The mean age at first sexual intercourse was 17.1 years (SD = 2.28). Among 395 respondents majority 338 (85.6%) of the women had reported a history of pregnancy at least once in their life time. Of these, 37 (10.9%) and 34 (10.1%) pregnancies were ended with still birth and abortions respectively. Among those 98 (25.7%) women who expressed their desire for number of children in the future, 47 (48%) and 51 (52%) had wished to have 1 & ≥ 2 children respectively. Concerning the family size, 188 (51.6%) of the respondents wants to have a family size of ≤4 and the rest, 176 (48.4%) wants to have a family size which is >4 (Table 1).

Information on contraceptive and current use

Among 395 study participants, majority 364 (92.2%) of them have mentioned hearing about at least one type of modern contraceptive from different source of information. The highest percentage of the participants 332 (91.2%) heard from health professional followed by TV 103 (28.3%). Concerning information about specific method of modern contraception 279 (76.7%) pill, 271 (74.5%) injectable, 290 (79.7%) condom were the most commonly known types of contraceptives.

This study showed that 224 (56.7%) of the respondent were using modern contraceptive in the past one month prior to the survey. With regards to the specific contraceptives, pills 20 (8.9%), injectables 25 (11.2%), IUCD 6 (2.7%), implants 21 (9.4%), condom 77 (34.4%), vasectomy 3 (1.3%) and female sterilization 5 (2.2%), and 67 (30%) use dual methods of contraceptives. Among the current users, 54 (24.1%) want to have more children and 170 (75.9%) do not want to have more children. While among the nonusers, 50 (29.2%) want to have more children and 121 (70.8%) do not want to have more children.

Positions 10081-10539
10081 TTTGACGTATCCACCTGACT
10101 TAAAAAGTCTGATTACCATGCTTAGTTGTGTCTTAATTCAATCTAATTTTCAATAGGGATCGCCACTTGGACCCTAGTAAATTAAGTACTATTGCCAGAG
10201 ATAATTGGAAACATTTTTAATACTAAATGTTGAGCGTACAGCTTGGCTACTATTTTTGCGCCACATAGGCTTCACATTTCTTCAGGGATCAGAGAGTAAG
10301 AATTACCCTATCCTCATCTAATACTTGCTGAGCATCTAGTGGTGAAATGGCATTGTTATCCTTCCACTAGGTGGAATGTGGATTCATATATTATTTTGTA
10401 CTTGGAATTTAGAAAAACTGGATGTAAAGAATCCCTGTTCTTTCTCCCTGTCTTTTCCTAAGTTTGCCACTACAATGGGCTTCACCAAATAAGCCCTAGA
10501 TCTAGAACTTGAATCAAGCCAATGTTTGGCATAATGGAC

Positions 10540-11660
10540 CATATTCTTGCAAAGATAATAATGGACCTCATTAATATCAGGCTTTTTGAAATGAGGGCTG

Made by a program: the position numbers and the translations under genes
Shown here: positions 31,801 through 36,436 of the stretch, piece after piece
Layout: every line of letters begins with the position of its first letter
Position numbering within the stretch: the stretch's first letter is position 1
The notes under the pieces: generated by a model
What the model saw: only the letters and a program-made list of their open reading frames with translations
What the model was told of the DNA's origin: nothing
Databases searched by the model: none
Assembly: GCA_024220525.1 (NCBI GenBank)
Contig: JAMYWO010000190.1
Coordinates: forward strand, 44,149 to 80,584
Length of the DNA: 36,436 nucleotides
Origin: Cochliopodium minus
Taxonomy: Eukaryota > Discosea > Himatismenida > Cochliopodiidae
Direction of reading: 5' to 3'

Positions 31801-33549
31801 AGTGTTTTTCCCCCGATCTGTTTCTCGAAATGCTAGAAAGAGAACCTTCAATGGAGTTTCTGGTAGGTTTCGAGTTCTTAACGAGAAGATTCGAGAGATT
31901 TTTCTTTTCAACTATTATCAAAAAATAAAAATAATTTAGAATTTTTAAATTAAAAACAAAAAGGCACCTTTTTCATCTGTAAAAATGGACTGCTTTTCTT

The number of respondents ever used modern contraceptive was 336 (85.1%). The non users reported that they are not using modern contraceptive due to fear of complication with ART drugs 72 (42.1%) followed by 45 (26.3%) fertility related reasons, 12 (7%) partner opposition to use, 22 (12.9%) method related reasons and 15 (8.8%) want to have a child (Table 2).
Table 2

Information on modern contraceptive and current contraceptive use among female ART attendees in health facilities of Gimbie town, West Ethiopia, 2013

Variable

Frequency

Percent

Ever heard about modern

364

92.2

Contraceptive

  

Source of information

  

Health professional

332

91.2

TV

103

28.3

Radio

72

19.8

Friends

44

12.1

News paper and magazines

14

3.9

Community event

76

20.9

From pamphlets/ booklet/posters

13

3.6

Methods respondent heard about

  

Pills

279

76.7

Injectables

271

74.5

IUCD

100

27.5

Implants

127

35

Condom

290

79.7

Vasectomy

60

16.5

Female sterilization

65

17.9

User’s characteristics

  

Ever used contraceptive method

  

Yes

336

85.1

No

59

14.9

Current contraceptive users

  

Yes

224

56.7

No

171

43.3

Reasons for not using contraceptive currently (n = 171)

  

Fear of complication with ART drugs

72

42.1

Fertility related reasons

45

26.3